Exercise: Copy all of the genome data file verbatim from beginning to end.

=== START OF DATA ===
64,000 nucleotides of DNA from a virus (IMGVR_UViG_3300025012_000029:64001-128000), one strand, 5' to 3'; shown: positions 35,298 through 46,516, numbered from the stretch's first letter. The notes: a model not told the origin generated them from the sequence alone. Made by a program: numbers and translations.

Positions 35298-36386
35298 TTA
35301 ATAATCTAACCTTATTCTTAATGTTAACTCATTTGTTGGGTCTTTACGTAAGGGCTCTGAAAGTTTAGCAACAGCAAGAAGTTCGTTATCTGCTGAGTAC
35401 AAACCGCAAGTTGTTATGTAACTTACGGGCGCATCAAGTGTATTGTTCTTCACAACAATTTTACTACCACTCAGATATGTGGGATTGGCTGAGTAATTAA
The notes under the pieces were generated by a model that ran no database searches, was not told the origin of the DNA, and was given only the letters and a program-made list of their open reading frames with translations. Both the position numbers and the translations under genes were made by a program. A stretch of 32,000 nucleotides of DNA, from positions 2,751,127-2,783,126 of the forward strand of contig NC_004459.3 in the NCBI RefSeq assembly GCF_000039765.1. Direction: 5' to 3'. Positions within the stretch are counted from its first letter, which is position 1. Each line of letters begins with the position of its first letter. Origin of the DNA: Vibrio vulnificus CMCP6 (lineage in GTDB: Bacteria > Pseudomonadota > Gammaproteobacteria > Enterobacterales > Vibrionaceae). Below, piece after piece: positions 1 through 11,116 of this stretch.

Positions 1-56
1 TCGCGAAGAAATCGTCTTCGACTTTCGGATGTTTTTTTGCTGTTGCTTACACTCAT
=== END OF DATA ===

64,000 nucleotides of DNA from a virus (IMGVR_UViG_3300025012_000029:64001-128000), one strand, 5' to 3'; shown: positions 35,298 through 46,516, numbered from the stretch's first letter. The notes: a model not told the origin generated them from the sequence alone. Made by a program: numbers and translations.

Positions 35298-36386
35298 TTA
35301 ATAATCTAACCTTATTCTTAATGTTAACTCATTTGTTGGGTCTTTACGTAAGGGCTCTGAAAGTTTAGCAACAGCAAGAAGTTCGTTATCTGCTGAGTAC
35401 AAACCGCAAGTTGTTATGTAACTTACGGGCGCATCAAGTGTATTGTTCTTCACAACAATTTTACTACCACTCAGATATGTGGGATTGGCTGAGTAATTAA
The notes under the pieces were generated by a model that ran no database searches, was not told the origin of the DNA, and was given only the letters and a program-made list of their open reading frames with translations. Both the position numbers and the translations under genes were made by a program. A stretch of 32,000 nucleotides of DNA, from positions 2,751,127-2,783,126 of the forward strand of contig NC_004459.3 in the NCBI RefSeq assembly GCF_000039765.1. Direction: 5' to 3'. Positions within the stretch are counted from its first letter, which is position 1. Each line of letters begins with the position of its first letter. Origin of the DNA: Vibrio vulnificus CMCP6 (lineage in GTDB: Bacteria > Pseudomonadota > Gammaproteobacteria > Enterobacterales > Vibrionaceae). Below, piece after piece: positions 1 through 11,116 of this stretch.

Positions 1-56
1 TCGCGAAGAAATCGTCTTCGACTTTCGGATGTTTTTTTGCTGTTGCTTACACTCAT